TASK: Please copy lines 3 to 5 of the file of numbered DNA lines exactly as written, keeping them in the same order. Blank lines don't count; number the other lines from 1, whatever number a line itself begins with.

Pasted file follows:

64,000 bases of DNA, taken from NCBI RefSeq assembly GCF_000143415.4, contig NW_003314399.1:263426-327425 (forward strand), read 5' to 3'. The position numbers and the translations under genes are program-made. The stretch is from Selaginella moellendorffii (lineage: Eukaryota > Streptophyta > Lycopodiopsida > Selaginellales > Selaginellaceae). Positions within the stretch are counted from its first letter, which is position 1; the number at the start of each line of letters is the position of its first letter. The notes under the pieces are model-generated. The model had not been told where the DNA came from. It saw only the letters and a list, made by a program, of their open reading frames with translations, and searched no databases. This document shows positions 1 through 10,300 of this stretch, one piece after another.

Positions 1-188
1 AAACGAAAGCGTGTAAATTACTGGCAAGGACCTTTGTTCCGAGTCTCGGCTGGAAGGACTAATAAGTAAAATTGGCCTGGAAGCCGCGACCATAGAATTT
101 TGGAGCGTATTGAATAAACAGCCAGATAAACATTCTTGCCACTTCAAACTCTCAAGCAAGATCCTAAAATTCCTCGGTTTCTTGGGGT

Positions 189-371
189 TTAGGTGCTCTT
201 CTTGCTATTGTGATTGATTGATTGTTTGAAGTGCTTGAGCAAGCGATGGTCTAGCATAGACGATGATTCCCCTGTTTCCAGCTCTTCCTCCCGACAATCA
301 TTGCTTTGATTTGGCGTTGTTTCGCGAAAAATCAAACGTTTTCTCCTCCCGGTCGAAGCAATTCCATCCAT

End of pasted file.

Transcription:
1 AAACGAAAGCGTGTAAATTACTGGCAAGGACCTTTGTTCCGAGTCTCGGCTGGAAGGACTAATAAGTAAAATTGGCCTGGAAGCCGCGACCATAGAATTT
101 TGGAGCGTATTGAATAAACAGCCAGATAAACATTCTTGCCACTTCAAACTCTCAAGCAAGATCCTAAAATTCCTCGGTTTCTTGGGGT

Positions 189-371